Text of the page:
Unifor uses Stephen Harper and Jason Kenney to target the “new O’Toole 2021”
With election fever raging across the country, Unifor’s new political advertisement popped up on social media yesterday and it was too good not to share it in the final hours of this long August weekend.
It’s a notice of attack that mimics automobile advertising stereotypes, and it targets Erin O’Toole, the newest unfortunate leader of the Conservative Party of Canada.
Feelings of guilt by association play an important role in the action of the 30-second display. It alludes to Mr O’Toole’s association with former Conservative Prime Minister Stephen Harper, who remains unpopular with many Canadians, as well as Alberta’s Prime Minister Jason Kenney, who is working hard these days to achieve new levels of mass unpopularity.
Whether the “O’Toole 2021”, the metaphorical battered pickup truck that is warning Canada’s largest private sector union to steer Canada in the wrong direction by literally falling apart before our very eyes, is kind of a negative tribute to Mr. Kenney’s big blue Dodge Ram is a question that must remain unanswered for now.
The image of a well-shod foot on the accelerator suggests Premier Kenney was the wrong pickup guy, if ever there was one.
I suspect the Poser premier’s big Dodge helped inspire the concept, but getting that message across wasn’t a huge problem for the Unifor screenwriters. After all, the ad is clearly aimed at voters in central Canada and elsewhere who live far from the reflexively conservative prairies and would likely not get the notice.
What they get, however, is that Mr. Kenney and the United Conservative Party are doing bad things to Alberta, which is why the ad’s scratchy narrative reminds viewers that the new O’Toole is “driven on gut health and education, only”. like Jason Kenney. “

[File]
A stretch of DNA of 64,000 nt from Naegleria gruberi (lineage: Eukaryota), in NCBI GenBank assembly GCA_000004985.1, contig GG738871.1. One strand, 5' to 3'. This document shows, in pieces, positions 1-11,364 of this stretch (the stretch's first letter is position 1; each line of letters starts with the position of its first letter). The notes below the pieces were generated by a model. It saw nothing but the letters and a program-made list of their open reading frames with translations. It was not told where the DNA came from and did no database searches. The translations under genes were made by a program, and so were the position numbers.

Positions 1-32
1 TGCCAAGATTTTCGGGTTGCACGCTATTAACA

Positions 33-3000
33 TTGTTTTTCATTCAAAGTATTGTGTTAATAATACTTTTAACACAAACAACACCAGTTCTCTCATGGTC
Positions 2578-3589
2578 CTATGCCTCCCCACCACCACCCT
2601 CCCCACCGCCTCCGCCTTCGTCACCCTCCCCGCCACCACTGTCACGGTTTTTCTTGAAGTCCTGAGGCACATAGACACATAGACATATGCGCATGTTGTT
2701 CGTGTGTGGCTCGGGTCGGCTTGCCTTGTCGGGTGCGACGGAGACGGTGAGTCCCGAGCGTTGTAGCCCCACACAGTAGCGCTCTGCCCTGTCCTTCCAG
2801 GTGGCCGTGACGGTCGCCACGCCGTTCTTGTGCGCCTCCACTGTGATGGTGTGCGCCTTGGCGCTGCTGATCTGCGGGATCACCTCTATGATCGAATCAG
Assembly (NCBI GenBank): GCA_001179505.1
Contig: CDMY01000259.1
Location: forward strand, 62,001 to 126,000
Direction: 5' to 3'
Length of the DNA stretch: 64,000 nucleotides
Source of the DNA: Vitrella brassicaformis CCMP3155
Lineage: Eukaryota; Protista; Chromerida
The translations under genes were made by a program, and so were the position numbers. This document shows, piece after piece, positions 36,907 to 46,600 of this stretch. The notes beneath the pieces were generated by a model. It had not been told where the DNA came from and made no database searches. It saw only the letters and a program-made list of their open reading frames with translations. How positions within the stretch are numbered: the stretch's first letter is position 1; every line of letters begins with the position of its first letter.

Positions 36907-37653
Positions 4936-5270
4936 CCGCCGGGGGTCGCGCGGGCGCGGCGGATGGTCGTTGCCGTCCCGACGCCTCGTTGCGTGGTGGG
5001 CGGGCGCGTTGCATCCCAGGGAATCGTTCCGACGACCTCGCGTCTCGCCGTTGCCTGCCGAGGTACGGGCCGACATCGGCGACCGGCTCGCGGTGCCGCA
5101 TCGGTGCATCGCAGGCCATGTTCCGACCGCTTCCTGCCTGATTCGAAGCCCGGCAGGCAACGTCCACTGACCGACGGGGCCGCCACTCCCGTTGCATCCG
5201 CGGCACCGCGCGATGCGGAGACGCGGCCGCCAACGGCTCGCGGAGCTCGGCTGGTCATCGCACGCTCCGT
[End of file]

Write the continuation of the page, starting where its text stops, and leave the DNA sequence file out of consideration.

Doug Ford has to thank his lucky stars, and not for the first time, that his former bromantic partner from Alberta is even less popular than the Premier of Ontario, which is a remarkable achievement. Or, since it’s just a soundtrack, maybe there is a Doug Ford version that can be played in Ontario.
The ad is one of the funniest political spots you will ever see. There used to be a mindset in advertising in the advertising business that negative advertising, which also tries to be funny, doesn’t work very well – that viewers remember the joke but not the attack.
Attentive readers will remember the Conservative 2015 interview sketch that attacked Justin Trudeau. It was fun, but it didn’t bring any results. However, there were many other reasons for Mr Harper’s failure that year, the most important of which was the former Prime Minister himself.
In that case, it would be impossible to get the joke without understanding the point, so I’m inclined to believe that Unifor’s message, Mr. O’Toole, sticks with it, thank you very much.
There is also an opinion in the advertising industry that humorous attack ads immunize the advertiser – or the advertiser’s preferred candidate – against the otherwise almost inevitable effect that some of the negativity rubs off on the people whom the advertisement is intended to help.
Certainly there was nothing humorous about Unifor National President Jerry Dias’s statement about Mr. O’Toole in the union press release yesterday. “O’Toole cannot even control members of his own party while they attack access to abortion and LGBTQ rights,“he stated.” We cannot trust him to take the lead and we are ready to take on this fight.”
As for the suggestion from some social media fans that pickup drivers might not like the ads because they own battered trucks themselves, give Unifor some credit. It used to be the Canadian auto workers. They know Canada’s working-class pickup drivers don’t want a battered old Mazda like the one in the ad – they want big Detroit diesels like those North American automakers made in Canada and now assemble almost entirely in Mexico.
“Unifor, like all unions, has the constitutional right to vote and a responsibility to defend the interests of its members when Canadians go to the polls,“Said Mr Dias – a warning to governments like Mr Kenney’s that would try to silence the unions’ voices in the campaign.
Perhaps one day the Unifor national office will simply ignore the UCP’s unconstitutional efforts to silence Alberta’s unions and use its national platform to speak on behalf of union members in that province.
Mr Dias, like former President of the Canadian Labor Congress and current Canadian Senator Hassan Yussuff, has been criticized in some sections of the labor movement for being too close to Mr Trudeau and the Liberals and not close enough to the federal NDP. However, this ad distracts from endorsing a potential prime minister – as long as it’s not Erin O’Toole.